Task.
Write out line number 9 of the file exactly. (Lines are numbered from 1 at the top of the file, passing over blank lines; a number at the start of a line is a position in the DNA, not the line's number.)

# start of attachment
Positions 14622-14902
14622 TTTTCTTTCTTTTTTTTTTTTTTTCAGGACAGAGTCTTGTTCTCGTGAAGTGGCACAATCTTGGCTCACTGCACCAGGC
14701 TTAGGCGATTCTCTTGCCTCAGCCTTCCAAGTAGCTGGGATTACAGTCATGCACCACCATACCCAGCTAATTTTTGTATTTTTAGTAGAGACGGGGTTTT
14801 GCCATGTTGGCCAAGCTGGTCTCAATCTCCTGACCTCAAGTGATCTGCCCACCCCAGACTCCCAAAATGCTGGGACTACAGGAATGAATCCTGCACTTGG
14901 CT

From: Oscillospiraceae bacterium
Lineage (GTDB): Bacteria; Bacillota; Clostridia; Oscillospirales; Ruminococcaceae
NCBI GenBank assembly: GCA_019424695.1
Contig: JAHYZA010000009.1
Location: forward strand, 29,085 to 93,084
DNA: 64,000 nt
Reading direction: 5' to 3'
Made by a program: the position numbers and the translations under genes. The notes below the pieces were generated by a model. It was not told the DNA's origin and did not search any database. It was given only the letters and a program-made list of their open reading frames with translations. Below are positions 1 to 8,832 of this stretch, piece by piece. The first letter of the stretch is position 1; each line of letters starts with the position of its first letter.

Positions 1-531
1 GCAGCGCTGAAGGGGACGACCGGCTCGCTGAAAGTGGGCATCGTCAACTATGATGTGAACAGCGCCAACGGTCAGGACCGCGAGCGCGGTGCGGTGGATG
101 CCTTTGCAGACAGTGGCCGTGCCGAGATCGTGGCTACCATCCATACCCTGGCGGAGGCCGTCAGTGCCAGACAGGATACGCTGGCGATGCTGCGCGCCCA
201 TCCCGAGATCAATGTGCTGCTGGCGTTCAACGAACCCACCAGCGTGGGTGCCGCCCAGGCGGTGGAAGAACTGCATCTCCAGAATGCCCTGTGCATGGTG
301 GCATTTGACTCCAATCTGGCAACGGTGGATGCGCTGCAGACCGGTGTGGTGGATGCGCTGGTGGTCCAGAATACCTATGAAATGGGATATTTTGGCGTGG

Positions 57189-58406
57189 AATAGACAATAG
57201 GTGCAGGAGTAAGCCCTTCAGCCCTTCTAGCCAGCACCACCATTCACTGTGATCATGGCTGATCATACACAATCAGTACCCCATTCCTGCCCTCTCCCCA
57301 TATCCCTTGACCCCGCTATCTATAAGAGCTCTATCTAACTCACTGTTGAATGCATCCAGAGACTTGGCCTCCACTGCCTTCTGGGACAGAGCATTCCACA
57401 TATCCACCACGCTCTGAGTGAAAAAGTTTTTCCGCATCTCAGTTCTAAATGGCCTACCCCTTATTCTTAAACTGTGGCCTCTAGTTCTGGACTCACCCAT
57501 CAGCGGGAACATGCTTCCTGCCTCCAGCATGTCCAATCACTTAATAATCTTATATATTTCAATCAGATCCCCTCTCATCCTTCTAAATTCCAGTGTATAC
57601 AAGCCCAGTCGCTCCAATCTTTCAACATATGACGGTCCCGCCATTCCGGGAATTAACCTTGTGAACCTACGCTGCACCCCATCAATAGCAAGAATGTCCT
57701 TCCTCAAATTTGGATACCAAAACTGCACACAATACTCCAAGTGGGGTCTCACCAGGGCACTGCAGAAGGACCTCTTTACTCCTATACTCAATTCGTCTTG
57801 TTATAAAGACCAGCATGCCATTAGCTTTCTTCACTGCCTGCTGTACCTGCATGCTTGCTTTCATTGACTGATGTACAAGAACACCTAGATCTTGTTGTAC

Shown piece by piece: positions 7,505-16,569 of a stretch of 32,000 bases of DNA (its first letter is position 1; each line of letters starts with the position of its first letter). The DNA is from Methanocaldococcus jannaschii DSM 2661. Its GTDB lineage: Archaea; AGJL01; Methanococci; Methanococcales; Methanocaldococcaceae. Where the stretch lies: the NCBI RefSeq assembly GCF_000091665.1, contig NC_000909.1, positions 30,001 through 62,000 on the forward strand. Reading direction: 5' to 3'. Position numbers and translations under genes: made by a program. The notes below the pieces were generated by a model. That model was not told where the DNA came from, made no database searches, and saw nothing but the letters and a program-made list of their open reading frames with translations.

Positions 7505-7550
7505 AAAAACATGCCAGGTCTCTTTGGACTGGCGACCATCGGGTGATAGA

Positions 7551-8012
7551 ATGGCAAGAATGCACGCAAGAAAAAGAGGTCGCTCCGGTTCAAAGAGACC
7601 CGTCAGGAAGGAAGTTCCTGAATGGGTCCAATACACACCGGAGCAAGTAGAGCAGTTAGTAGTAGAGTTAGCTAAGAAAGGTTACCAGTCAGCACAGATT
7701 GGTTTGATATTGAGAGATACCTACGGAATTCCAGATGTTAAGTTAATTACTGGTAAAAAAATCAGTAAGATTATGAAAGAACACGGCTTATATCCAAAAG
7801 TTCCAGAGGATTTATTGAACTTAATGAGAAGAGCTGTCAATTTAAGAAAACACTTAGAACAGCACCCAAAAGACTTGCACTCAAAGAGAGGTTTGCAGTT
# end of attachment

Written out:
Contig: JAHYZA010000009.1